• Attempt to create a structure of un-structured time. Be it on my free weekends, or the regular day at the office, I attempt to organise my days so that I will have enough un-structured time on my calendar to do the activities that most appeal to me in life or to immerse in something challenging or new. This is the most important rule by far, and applying this rule to your life to at least some extent has immediate and significant effects on your creativity. In case you find this task of applying this to your own calendar an issue at first, I suggest giving serious thought to your life’s priorities.

 

  • Most creative individuals follow their own personal rhythm for sleeping, eating and working. Find out what personally works for you best.

 

  • Wear comfortable clothes. Yes, you got me right – your taste in clothing is not otherwise important. Make sure you wear what makes you comfortable.

 

  • Pay attention to your surroundings and where you spend most of your valuable time. Creating a harmonious, meaningful environment with a positive energy at home as well as at the office or at least about your own desk, certainly helps in cultivating your personal creativity and wellbeing.

 

  • Listen to the music that allows for you to concentrate on in-depth tasks and get to a flow state of mind. My personal favourite for this is electronic music.

 

  • In case you work in management, make a conscious effort to attempt to encourage creative and divergent thinking and activities in your organization and team and to apply these to any ongoing projects. Applying anthropocentric principles and co-design-methodologies might be of use.

 

  • Last – but not least – attempt to spend a part of your time each day with friends, a part of your day outside, preferably in nature, and at least a part of your day immersing in any offline activities.

 

Last week, I attended the Nordic Business Forum 2017 here in Helsinki with many impressive talks on the themes of responsibility, leadership and purpose.

What struck me most was the direct and honest anti-capitalism of Severn Cullis-Suzuki as well as hearing in more detail about Boyan Slat’s impressive plan to clear the world’s oceans of plastic waste. With all the repetitive talks included in the programme about the state of economy as well as climate change, as well as business superstars like Sir Richard Branson as well as motivational speakers such as Will Smith on stage, I feel like the event currently suffers of a lack of creativity, novelty and proper curation.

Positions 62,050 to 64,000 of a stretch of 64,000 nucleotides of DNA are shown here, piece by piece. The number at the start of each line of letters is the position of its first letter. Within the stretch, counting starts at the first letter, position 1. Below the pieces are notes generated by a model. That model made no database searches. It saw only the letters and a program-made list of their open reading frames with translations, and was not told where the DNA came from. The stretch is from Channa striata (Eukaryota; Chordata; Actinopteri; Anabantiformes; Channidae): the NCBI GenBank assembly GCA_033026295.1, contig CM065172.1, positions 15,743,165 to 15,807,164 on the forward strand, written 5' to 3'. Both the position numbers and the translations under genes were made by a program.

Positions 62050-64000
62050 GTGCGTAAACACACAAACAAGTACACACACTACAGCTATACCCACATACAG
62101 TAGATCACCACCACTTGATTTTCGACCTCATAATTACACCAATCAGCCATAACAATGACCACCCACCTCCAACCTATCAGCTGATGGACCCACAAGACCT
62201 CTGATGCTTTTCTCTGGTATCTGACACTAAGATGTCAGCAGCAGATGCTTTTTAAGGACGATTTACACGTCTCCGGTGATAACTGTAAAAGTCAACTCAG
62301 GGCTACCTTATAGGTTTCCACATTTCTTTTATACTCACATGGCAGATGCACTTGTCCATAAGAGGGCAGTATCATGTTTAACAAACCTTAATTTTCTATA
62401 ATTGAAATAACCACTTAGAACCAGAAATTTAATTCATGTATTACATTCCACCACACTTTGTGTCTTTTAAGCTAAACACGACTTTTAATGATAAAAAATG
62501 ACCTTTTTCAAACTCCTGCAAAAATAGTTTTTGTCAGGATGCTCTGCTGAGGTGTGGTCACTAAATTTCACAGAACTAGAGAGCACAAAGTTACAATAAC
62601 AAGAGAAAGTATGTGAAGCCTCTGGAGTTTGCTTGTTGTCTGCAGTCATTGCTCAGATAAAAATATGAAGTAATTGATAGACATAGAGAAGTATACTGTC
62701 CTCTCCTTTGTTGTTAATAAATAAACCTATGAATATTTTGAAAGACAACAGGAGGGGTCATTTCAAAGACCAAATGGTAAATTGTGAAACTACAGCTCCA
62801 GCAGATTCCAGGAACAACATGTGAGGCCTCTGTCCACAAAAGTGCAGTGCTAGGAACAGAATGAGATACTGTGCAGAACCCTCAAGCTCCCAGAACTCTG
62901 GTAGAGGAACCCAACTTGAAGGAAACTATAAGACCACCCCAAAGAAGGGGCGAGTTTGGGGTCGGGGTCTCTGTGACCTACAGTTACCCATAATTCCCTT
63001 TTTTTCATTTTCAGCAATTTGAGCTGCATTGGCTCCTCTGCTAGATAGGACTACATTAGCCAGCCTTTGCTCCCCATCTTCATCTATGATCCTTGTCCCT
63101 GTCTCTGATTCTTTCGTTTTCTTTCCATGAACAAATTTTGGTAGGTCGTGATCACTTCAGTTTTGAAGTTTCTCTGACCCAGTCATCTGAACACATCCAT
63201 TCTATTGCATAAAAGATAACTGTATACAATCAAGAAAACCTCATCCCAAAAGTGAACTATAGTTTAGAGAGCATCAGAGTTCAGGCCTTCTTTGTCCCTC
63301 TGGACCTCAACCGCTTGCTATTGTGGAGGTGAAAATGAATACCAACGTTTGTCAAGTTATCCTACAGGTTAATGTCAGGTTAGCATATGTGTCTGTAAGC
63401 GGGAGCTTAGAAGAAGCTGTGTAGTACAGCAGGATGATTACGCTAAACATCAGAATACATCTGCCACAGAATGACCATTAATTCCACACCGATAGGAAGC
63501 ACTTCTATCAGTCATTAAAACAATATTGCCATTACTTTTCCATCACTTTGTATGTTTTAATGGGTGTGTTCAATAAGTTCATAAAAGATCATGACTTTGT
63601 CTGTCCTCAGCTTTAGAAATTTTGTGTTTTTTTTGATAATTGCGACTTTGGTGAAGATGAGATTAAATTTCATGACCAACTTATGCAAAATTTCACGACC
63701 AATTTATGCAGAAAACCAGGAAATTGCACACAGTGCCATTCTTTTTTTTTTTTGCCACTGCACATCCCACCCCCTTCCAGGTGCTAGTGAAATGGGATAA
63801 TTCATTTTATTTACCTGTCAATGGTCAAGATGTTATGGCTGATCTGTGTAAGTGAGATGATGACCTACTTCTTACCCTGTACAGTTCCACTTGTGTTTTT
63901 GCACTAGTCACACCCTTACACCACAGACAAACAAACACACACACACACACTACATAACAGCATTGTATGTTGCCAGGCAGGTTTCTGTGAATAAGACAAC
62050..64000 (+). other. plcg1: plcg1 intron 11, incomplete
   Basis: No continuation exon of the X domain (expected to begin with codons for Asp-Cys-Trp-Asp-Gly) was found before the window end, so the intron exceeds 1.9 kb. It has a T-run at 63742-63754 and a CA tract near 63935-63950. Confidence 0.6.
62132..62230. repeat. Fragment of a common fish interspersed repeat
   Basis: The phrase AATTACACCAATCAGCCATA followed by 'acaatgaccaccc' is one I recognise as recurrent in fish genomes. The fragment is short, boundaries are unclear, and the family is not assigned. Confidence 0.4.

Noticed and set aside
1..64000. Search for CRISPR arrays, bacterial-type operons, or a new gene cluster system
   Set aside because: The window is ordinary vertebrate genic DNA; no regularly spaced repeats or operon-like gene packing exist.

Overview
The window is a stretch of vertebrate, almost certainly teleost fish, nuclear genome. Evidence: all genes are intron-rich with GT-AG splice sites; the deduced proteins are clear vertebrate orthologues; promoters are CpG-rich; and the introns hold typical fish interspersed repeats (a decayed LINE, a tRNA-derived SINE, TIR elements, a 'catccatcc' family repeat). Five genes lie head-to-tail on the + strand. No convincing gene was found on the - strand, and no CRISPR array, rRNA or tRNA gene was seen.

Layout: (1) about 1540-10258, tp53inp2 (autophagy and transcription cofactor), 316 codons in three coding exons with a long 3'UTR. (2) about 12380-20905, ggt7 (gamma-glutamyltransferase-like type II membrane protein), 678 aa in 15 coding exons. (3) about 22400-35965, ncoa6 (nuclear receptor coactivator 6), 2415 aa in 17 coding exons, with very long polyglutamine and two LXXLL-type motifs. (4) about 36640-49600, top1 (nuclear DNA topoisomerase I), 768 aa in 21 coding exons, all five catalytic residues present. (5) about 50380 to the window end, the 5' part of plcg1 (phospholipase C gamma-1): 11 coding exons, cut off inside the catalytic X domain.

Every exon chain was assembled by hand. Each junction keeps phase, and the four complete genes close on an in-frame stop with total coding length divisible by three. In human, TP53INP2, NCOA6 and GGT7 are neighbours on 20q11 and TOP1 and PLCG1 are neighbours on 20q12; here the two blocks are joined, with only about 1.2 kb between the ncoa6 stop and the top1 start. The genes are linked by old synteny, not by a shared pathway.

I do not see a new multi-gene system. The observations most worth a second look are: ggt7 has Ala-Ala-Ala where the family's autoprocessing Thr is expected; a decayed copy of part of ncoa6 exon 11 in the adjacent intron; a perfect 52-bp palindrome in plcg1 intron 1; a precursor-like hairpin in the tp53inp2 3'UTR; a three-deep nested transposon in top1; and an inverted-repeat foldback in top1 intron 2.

I would have liked to have spent much more time on networking on location and meeting old colleagues and friends besides listening to most of the talks in the event, as I feel this was of more value to me.

What most business events like this lack most is indeed a truly creative and generative atmosphere. I am looking more and more forward into attending SLUSH17 technology event this year in my hometown!

It might give you a certain advantage and an edge when it comes to business – but what is most important according to Csíkszentmihályi is that learning to be at least a little bit creative when it comes to everyday life will eventually change the way you experience life itself.

Applying some creativity to your everyday life is what – in essence – makes us live a happy and fulfilling life and gives us yet another reason to smile.

 

Get “Creativity: Flow and the Psychology of Discovery and Invention”, 1997, by Mihály Csíkszentmihályi on Amazon: https://www.amazon.com/Creativity-Flow-Psychology-Discovery-Invention/dp/0062283251